CD Projekt Red (CDPR) announced on Wednesday that the next-gen update for The Witcher 3: Wild Hunt would be delayed, but the company insists it’s not in “some sort of development hell” (via Polygon).
As part of the delay announcement, CDPR said that the update would miss its planned Q2 release and that the studio would move development of the update in-house. CDPR did not announce a new release date or even an expected timeline, which led some publications — including The Verge — to write that the game has been delayed indefinitely. CDPR’s SVP of business development, Michał Nowakowski, took issue with that characterization in an investor call this week.
“When it comes to [the] next-gen launch of The Witcher 3, I think there one comment I actually wanted to make,” he said. (Scrub to 30:34 if you’d like to hear for yourself.) “I’ve been looking at headlines that popped up here and there over the internet, and I’ve seen one that really drew my attention, which is, ‘Witcher 3 next-gen delayed indefinitely.’ Which sounds like the game is in some sort of development hell. I want to state that this is not the fact. There’s been a lot of insinuations that we’re going to launch [in] June [of] next year or something like that. That’s completely not the case.”
While he stopped short of giving details on when we might be able to play the update, the next comments from Nowakowski suggest that it may not be too far off. “Everything we’re saying is: we have taken development of the game in-house. The game is going to be finished in-house. We’re evaluating our time. That requires a bit of investigation. That’s all we’re saying. Nobody is saying the game is delayed in some monumental time gap ahead of us.”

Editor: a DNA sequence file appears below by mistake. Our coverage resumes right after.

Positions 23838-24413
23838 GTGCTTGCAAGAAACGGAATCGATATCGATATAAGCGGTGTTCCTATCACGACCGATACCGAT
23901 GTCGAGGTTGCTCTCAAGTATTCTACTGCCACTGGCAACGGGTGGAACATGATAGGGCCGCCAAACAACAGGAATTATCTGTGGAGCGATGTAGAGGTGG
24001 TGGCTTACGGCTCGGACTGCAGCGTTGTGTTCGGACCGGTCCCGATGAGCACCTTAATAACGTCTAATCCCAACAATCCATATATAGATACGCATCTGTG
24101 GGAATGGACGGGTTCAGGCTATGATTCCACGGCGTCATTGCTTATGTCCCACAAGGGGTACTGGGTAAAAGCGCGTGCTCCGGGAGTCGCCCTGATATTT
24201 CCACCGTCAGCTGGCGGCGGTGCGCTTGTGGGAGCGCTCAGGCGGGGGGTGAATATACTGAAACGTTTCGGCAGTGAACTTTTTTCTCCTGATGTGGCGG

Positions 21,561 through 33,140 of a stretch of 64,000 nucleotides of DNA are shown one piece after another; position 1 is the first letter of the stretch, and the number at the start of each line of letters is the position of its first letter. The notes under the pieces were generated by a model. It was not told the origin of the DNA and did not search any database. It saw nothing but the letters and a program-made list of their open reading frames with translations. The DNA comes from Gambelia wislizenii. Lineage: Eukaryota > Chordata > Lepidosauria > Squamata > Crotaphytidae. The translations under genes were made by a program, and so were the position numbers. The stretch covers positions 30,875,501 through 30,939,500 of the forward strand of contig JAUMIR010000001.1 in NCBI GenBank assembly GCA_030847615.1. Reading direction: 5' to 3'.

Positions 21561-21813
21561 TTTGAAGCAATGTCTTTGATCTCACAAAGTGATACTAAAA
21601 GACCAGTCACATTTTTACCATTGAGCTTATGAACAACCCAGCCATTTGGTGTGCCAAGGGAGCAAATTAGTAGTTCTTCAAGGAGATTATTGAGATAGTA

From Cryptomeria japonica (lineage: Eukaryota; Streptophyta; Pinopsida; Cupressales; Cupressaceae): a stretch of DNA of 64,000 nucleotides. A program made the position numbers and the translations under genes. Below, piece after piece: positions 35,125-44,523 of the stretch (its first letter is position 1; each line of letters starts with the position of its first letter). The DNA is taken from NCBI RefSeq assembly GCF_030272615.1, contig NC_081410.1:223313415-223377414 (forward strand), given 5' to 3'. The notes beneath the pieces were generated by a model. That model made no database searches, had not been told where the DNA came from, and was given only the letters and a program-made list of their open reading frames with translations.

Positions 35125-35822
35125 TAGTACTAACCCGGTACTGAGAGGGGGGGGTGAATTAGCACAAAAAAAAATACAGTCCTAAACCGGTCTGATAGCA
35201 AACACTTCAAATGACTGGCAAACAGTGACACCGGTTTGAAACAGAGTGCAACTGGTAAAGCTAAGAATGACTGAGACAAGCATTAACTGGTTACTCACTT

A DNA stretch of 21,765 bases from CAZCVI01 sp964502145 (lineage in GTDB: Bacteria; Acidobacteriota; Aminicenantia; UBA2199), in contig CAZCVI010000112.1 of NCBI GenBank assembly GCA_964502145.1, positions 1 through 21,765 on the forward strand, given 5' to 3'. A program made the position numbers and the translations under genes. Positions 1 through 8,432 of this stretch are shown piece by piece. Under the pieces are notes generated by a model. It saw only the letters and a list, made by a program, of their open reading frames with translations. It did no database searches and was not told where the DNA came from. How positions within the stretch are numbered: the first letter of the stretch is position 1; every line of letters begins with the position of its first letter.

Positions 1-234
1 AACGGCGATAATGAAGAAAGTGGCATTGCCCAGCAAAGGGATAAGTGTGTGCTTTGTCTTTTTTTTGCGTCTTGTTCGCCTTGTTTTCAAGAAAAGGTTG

CD Projekt Red’s Karolina Gnaś confirmed to The Verge that the update was originally being developed by Saber Interactive, which handled the impressive Switch port for The Witcher 3. However, Saber Interactive has an office in Russia, and as Kotaku noted, a Russian gaming outlet reported in March that CDPR cut ties with that office, which was reportedly handling the next-gen update. Gnaś did not reply to a question asking if the Russian office was the one working on the update.